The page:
On Sat, 2004-08-28 at 01:14, Lothar Scholz wrote:
> Hello Alexey,
Hi,

> Typos are by definition easier to find in static typed programs.
"Statically typed" is certainly the main enabling factor here, but...

I specifically mentioned Java IDEs, as opposed to other statically typed
languages that I dealt with (C, C++, Pascal (Delphi), Fortran). My
reasons were:

1. 
Java language design tries very hard to protect a coder from himself,
E.g., if (a = 0) {} is a syntax error.

2. 
> This has nothing to do with the IDE, only with the compiler/parser.
Decent Java IDE gives you accurate code completion, continuous parsing
and compile on save. I.e., most of the time instead of typing names, you
select them from a drop-down of all visible identifiers in the scope
(with most likely choices at the top of the list). When you type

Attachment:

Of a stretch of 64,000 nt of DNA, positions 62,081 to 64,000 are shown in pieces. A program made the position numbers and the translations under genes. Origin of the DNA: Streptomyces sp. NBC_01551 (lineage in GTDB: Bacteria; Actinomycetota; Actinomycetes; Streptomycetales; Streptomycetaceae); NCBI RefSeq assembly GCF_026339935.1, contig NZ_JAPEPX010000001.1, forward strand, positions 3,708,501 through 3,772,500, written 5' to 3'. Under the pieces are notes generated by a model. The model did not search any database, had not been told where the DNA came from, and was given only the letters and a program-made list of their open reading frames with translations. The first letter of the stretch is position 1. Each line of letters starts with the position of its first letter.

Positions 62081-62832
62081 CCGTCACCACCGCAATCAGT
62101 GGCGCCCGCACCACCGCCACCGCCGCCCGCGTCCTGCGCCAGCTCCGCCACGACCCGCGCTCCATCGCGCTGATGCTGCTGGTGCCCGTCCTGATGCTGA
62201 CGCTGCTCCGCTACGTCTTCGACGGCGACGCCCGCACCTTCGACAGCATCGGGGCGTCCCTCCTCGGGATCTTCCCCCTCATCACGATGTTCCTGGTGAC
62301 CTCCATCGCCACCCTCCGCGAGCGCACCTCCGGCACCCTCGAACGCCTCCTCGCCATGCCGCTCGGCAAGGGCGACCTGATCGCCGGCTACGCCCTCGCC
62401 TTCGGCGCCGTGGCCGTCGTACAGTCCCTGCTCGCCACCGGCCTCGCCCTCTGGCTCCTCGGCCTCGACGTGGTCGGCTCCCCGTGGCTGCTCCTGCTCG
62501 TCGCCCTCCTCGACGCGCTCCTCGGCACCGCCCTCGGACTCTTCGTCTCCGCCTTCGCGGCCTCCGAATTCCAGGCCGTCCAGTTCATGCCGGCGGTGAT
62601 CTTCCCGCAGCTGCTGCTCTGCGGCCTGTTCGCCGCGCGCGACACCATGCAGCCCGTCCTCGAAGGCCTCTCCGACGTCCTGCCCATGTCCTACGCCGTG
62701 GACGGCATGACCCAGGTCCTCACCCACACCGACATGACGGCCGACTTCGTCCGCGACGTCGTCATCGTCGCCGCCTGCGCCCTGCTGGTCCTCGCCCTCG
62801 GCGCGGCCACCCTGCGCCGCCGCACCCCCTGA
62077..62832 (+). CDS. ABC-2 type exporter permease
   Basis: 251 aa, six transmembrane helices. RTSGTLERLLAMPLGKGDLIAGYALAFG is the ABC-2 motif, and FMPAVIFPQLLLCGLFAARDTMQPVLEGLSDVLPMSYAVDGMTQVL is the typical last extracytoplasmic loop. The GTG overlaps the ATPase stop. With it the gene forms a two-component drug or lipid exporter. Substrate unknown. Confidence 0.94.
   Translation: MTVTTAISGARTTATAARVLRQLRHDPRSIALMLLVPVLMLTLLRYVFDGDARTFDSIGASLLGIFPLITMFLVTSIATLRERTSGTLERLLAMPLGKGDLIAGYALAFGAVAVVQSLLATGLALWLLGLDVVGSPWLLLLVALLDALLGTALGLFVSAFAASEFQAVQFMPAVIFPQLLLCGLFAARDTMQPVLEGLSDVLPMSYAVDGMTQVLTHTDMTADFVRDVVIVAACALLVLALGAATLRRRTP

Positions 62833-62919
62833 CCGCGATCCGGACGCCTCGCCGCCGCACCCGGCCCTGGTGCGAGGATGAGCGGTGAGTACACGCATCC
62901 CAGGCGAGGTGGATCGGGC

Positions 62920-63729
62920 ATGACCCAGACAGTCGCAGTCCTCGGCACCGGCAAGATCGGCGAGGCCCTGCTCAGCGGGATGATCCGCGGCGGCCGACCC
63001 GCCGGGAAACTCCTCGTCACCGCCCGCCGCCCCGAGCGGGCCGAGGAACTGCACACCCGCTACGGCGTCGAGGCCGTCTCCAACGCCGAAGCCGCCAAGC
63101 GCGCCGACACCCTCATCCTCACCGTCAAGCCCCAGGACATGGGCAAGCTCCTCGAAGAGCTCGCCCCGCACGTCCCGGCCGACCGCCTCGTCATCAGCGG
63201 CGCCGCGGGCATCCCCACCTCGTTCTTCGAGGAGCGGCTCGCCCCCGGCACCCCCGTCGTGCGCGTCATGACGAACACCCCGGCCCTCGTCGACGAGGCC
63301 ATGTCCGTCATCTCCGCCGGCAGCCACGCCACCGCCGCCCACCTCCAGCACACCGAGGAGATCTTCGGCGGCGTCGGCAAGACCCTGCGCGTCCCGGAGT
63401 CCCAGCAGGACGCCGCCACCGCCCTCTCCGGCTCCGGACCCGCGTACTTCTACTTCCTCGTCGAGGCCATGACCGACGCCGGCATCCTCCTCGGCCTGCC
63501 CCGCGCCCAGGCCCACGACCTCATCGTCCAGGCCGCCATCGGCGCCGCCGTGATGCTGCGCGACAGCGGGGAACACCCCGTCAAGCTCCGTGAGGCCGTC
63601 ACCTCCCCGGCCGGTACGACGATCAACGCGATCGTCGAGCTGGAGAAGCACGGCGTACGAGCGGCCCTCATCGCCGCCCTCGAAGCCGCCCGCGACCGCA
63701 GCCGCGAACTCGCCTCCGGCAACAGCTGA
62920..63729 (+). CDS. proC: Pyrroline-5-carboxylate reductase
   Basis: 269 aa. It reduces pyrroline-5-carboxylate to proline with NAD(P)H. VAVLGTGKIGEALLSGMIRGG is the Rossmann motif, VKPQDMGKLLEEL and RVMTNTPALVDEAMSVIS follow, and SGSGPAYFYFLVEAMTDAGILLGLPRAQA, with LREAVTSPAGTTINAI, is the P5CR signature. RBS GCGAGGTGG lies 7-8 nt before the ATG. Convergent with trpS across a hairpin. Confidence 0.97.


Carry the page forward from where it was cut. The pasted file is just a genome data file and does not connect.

something, your typos get highlighted as soon as you type them, not
several minutes later when you compile and run unit tests. Correcting
them in this way doesn't break the flow at all - which is very pleasant.

3.
As a frequent code reviewer I've probably seen thousands of Java bugs,
but very small proportion of them were typos. This is drastically
different from my experience with all other languages, including both
Ruby and C/C++.

That's not to mention debugging, profiling, memory leak hunting and
other such things.

Best regards,
Alex